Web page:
Whilst studying, it is likely that you will have many opportunities to expand your academic, professional and personal horizons. The level of engagement and what you get out of your period of higher education is your choice. You have responsibility for your own learning.

Taking stock of your position and setting goals in all areas of your life is an important step. In order to maximise your potential it will be helpful if you are clear about how you can transfer the skills and knowledge you have acquired into other situations. You should learn to articulate your unique skills and abilities.

This guide to Personal Development Planning is designed to help you identify where you are and where you want to be.

To use your PDP effectively, you should start by familiarising yourself with its contents. Scan through each section so that you have a clear idea of what is to be achieved. Decide which sections you want to concentrate on first and which will be more appropriate to focus on later in your studies. Take your time and return to update or add to each section as often as you like.

By choosing to work through this guide you are carrying out a number of key functions:

Firstly you are taking stock. Evaluating the skills and abilities you already possess. You’ll hopefully recognise some of your strengths and spot some of your weaknesses.

You will have the space to reflect upon where you want to be. Recognising your personal goals, your objectives and dreams is the first step to achieving them.

You will have the chance to plan ahead. There is space to plan what you want to achieve from your academic, career and personal life; to think about both the knowledge you can develop and the skills you can improve.

Finally, most important of all, you are developing the skill of critical self-reflection. You have the chance to be honest with yourself, to understand a little more about who you are and what you can actually do. Developing these abilities is essential as it will help you both academically and in your search for employment.

Mature students

As a mature student you may already have some experience of skills mapping, reflective practice, learning styles, career planning, CV and interview technique. The decision to return to education may have been step one of your career plan. It is still of benefit to continually reassess your goals and adapt your plans accordingly.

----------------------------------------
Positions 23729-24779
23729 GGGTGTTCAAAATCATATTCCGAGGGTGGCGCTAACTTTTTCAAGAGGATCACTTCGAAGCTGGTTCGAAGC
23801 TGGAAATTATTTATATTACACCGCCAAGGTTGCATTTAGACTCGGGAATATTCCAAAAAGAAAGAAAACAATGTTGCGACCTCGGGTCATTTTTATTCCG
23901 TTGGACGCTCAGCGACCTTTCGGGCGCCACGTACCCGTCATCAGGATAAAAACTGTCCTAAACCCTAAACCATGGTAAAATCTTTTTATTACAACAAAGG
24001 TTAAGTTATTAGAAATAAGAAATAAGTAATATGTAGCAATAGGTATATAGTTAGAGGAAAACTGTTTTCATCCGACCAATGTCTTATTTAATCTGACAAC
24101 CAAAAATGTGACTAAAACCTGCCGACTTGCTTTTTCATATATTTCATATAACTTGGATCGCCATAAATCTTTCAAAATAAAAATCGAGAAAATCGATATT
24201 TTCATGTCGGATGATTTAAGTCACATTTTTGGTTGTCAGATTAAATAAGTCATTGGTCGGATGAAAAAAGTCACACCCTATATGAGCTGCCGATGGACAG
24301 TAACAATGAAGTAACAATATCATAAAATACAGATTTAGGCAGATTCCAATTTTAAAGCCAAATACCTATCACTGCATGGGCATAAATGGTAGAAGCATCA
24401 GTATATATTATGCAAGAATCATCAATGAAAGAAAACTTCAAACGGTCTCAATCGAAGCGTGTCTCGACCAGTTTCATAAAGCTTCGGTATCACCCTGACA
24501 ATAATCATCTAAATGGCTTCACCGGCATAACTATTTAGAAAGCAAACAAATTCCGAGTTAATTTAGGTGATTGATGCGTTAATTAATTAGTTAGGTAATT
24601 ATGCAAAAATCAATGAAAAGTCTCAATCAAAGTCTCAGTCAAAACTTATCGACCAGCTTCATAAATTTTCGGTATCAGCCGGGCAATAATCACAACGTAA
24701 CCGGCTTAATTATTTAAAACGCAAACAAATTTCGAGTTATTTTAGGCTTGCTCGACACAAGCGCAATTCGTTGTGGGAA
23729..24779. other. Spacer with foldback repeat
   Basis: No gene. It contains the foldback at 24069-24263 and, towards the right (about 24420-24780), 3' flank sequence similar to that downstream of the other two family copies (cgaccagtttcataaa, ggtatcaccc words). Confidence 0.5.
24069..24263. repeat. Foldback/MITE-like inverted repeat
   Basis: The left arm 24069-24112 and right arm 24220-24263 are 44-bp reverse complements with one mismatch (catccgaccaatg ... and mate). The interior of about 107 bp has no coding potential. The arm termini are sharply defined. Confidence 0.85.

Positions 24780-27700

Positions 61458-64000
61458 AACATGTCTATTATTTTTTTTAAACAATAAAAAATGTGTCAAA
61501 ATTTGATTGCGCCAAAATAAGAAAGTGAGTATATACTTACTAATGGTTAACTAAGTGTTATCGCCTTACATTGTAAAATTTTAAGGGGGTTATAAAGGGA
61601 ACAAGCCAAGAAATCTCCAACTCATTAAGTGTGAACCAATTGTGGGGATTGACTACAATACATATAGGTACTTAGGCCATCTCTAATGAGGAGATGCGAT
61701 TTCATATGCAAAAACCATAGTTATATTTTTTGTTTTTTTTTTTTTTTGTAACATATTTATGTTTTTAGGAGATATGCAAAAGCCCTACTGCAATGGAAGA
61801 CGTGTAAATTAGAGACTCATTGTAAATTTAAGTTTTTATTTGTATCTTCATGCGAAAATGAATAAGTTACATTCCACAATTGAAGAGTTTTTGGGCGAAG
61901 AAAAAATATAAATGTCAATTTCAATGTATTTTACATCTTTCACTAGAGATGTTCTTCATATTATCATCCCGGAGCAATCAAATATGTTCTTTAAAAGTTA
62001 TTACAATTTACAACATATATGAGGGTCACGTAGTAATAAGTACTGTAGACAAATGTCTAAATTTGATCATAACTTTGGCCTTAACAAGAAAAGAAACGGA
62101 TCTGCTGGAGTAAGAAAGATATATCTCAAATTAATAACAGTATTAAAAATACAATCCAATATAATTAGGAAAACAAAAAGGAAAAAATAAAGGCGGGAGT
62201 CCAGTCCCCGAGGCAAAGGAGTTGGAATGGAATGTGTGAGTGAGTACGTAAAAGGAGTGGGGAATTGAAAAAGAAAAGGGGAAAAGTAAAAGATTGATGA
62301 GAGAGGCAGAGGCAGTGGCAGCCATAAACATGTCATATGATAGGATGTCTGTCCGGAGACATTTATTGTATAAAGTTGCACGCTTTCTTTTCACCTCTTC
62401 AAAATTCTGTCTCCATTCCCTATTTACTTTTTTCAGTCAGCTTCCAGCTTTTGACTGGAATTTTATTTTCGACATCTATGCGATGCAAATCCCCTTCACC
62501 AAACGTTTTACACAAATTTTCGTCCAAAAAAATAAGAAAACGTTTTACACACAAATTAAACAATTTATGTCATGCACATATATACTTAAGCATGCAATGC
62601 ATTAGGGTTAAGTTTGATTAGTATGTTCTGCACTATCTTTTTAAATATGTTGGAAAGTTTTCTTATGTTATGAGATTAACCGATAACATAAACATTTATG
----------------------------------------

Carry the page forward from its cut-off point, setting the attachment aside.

Using this guide will help you to pull together all the experience you have accumulated in one place and set new goals for the future. Taking a fresh look at your skills competencies can only increase your confidence.

Some of the examples provided may not seem relevant to your circumstances. You may have work and family responsibilities and no spare time for extracurricular activities. But in analysing your strengths, think laterally: juggling family life and your studies shows commitment, organisation, time-management and adaptability – all important skills. You can illustrate this with examples from your own activities such as helping at playgroup, listening to reading in school or committee work.

Other examples include being treasurer of a local football club, attending night classes, associations with industry, membership of a professional body and voluntary work.

If you have come back to study to facilitate a change in career, your past work experience may seem irrelevant. Analysing your job roles in terms of key skills will help you to maximise your prior experience and relate it to your chosen field.

International Students

As an international student you have much to benefit from personal development planning. Since you are living and studying in a different country you will probably be more acutely aware of your need to develop your skills and experience than ‘home’ students. This is because you will have to acquire new skills that enable you to operate in a different culture to the one you are used to.

Some of the priority areas for your PDP are likely to include:

  • English language skills
  • Learning about western styles of learning, teaching and assessment
  • Developing social skills to help you ‘settle in’
  • Coping with a different culture

Much of the material in the College PDP has been reproduced from material produced by the University of Plymouth and Bournemouth University for PDP programmes for their students.